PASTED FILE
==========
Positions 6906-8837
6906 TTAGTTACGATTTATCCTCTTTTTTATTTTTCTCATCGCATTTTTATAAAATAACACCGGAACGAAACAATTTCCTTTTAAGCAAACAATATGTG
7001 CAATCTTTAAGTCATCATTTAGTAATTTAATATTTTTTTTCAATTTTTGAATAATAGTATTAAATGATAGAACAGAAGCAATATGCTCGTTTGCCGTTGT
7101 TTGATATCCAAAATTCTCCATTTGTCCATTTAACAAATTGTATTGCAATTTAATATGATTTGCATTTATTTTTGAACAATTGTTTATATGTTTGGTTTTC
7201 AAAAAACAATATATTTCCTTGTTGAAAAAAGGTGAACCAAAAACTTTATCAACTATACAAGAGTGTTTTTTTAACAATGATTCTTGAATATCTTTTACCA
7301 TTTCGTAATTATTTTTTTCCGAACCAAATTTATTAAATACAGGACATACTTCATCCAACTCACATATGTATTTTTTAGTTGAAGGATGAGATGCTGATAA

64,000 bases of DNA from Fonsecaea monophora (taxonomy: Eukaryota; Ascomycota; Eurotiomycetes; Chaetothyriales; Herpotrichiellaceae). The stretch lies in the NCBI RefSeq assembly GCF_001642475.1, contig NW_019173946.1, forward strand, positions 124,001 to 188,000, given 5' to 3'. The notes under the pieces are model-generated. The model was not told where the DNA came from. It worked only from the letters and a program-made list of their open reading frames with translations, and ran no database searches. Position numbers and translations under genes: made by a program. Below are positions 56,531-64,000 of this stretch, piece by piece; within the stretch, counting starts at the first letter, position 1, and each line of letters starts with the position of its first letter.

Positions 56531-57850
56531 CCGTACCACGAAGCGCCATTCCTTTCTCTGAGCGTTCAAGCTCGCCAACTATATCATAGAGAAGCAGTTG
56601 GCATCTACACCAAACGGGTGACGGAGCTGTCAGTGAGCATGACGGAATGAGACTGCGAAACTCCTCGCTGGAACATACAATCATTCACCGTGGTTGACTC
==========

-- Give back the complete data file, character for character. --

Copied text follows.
Positions 6906-8837
6906 TTAGTTACGATTTATCCTCTTTTTTATTTTTCTCATCGCATTTTTATAAAATAACACCGGAACGAAACAATTTCCTTTTAAGCAAACAATATGTG
7001 CAATCTTTAAGTCATCATTTAGTAATTTAATATTTTTTTTCAATTTTTGAATAATAGTATTAAATGATAGAACAGAAGCAATATGCTCGTTTGCCGTTGT
7101 TTGATATCCAAAATTCTCCATTTGTCCATTTAACAAATTGTATTGCAATTTAATATGATTTGCATTTATTTTTGAACAATTGTTTATATGTTTGGTTTTC
7201 AAAAAACAATATATTTCCTTGTTGAAAAAAGGTGAACCAAAAACTTTATCAACTATACAAGAGTGTTTTTTTAACAATGATTCTTGAATATCTTTTACCA
7301 TTTCGTAATTATTTTTTTCCGAACCAAATTTATTAAATACAGGACATACTTCATCCAACTCACATATGTATTTTTTAGTTGAAGGATGAGATGCTGATAA

64,000 bases of DNA from Fonsecaea monophora (taxonomy: Eukaryota; Ascomycota; Eurotiomycetes; Chaetothyriales; Herpotrichiellaceae). The stretch lies in the NCBI RefSeq assembly GCF_001642475.1, contig NW_019173946.1, forward strand, positions 124,001 to 188,000, given 5' to 3'. The notes under the pieces are model-generated. The model was not told where the DNA came from. It worked only from the letters and a program-made list of their open reading frames with translations, and ran no database searches. Position numbers and translations under genes: made by a program. Below are positions 56,531-64,000 of this stretch, piece by piece; within the stretch, counting starts at the first letter, position 1, and each line of letters starts with the position of its first letter.

Positions 56531-57850
56531 CCGTACCACGAAGCGCCATTCCTTTCTCTGAGCGTTCAAGCTCGCCAACTATATCATAGAGAAGCAGTTG
56601 GCATCTACACCAAACGGGTGACGGAGCTGTCAGTGAGCATGACGGAATGAGACTGCGAAACTCCTCGCTGGAACATACAATCATTCACCGTGGTTGACTC